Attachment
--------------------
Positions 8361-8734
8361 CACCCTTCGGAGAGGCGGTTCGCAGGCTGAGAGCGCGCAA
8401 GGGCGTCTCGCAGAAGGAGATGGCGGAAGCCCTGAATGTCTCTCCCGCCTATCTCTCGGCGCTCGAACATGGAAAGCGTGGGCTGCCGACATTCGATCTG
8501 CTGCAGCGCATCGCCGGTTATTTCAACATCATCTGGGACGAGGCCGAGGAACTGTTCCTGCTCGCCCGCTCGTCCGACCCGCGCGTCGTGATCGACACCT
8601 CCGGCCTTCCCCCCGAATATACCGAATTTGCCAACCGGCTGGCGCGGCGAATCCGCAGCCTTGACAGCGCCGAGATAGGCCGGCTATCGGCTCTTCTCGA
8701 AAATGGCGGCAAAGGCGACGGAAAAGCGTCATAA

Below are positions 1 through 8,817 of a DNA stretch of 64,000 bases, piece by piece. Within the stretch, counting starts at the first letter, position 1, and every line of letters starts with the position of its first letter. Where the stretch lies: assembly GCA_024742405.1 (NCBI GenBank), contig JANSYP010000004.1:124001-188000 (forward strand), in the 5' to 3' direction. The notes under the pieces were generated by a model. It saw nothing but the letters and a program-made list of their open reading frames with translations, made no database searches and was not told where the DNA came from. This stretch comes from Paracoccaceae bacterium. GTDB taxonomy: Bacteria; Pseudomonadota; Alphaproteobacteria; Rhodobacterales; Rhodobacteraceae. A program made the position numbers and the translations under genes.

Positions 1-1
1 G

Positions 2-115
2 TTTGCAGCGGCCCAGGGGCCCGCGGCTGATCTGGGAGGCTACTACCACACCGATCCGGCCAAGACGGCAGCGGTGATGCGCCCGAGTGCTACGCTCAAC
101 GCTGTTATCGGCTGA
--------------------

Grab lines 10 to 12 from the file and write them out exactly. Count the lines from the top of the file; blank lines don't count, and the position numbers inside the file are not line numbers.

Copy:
Positions 2-115
2 TTTGCAGCGGCCCAGGGGCCCGCGGCTGATCTGGGAGGCTACTACCACACCGATCCGGCCAAGACGGCAGCGGTGATGCGCCCGAGTGCTACGCTCAAC
101 GCTGTTATCGGCTGA